1 of 1 people found this review helpful

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Spellbound

I enjoyed this book through and through. I read this in 2 days, while I was in Paris. There were many things I could have lent my attention to in those 2 days, but I found this book to be so captivating I couldn't put it down. I found myself making excuses to listen to it wherever I was. It combines interesting narrative with scientific information and historical context. One of my best reads this year.

1 of 1 people found this review helpful

  • Overall
  • Alan
  • San Diego, CA, United States
  • 05-12-11

Reflection on an experiment

Not a how to book but a wonderful description of the author’s journey into learning. Foer is an excellent writer reporting on a research study involving a memory experiment on himself.

1 of 1 people found this review helpful

  • Overall

Interesting but . . .

This was a fun and interesting book to read. The author is a journalist and decided to prepare for and participate in the USA memory competition - and won it. This book walks us through his 1 -year journey of what it took to prepare for the competition, and, in the process, we get to see how one memorizes things. I've tried the "memory palace" a long time ago before reading this book and it really does work. But I would say that this book is more about the journey the author took than about teaching you how to have a great memory - although he does tell you about the "tricks" used for memorizing. Overall, I liked it more as fun read than anything else.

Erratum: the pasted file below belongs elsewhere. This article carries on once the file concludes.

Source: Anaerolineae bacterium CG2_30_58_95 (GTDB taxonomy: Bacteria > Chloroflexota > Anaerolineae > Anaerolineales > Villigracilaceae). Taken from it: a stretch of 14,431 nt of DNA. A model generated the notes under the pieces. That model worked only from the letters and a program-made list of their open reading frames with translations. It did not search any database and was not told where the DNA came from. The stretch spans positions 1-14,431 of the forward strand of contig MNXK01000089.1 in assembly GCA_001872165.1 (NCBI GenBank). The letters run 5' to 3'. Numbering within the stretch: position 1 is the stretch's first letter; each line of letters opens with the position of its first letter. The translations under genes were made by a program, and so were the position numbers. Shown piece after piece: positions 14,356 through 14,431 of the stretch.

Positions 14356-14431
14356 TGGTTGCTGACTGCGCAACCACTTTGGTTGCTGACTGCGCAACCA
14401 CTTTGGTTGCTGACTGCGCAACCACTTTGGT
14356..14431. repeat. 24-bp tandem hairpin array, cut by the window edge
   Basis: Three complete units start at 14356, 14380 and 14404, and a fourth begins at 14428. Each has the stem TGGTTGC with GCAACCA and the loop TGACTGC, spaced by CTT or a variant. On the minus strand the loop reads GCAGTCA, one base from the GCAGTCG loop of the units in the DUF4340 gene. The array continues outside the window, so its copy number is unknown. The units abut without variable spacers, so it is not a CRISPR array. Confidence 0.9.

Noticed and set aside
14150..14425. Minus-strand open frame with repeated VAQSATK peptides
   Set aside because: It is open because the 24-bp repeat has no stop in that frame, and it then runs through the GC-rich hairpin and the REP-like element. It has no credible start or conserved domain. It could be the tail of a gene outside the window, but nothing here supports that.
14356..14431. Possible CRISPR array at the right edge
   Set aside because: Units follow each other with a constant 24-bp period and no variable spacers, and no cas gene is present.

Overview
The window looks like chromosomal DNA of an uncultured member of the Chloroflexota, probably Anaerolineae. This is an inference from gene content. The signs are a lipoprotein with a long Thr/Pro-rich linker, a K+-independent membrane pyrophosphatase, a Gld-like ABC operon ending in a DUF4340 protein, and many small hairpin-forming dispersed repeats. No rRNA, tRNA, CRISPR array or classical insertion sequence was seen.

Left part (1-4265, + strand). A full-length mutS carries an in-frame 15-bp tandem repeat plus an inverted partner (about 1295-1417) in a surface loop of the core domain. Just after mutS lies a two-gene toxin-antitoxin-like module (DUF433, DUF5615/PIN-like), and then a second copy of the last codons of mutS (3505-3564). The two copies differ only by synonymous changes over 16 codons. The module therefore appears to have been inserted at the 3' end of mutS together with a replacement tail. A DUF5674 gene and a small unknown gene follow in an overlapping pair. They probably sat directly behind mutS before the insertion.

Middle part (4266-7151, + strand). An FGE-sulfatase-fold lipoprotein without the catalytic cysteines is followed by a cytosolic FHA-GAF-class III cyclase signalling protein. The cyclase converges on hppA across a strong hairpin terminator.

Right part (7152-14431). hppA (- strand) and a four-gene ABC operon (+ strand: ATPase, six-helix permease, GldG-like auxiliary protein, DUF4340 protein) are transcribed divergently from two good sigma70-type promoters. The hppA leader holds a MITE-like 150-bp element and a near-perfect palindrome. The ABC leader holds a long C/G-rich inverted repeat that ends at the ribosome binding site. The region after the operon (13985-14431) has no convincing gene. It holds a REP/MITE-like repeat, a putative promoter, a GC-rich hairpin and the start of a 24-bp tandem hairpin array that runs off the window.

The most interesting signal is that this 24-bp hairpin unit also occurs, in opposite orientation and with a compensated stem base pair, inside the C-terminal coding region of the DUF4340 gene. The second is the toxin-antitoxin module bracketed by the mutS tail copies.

1 of 1 people found this review helpful

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  • CBlox
  • Las Vegas, NV
  • 09-10-13

This should be mandatory reading in middle-school

I wish I was taught these memorization techniques early on in my life. They can help everybody. This book will blow your mind if you allow it to. Take some time to try out some of these exercises as you listen to this book.
I very much appreciated that this author dove into the subject matter by testing out the techniques for himself and even compete in memorization competitions.
Very fresh read!

4 of 6 people found this review helpful

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  • Barry
  • Petaluma, CA, United States
  • 01-10-13

Science? Or merely a human interest story?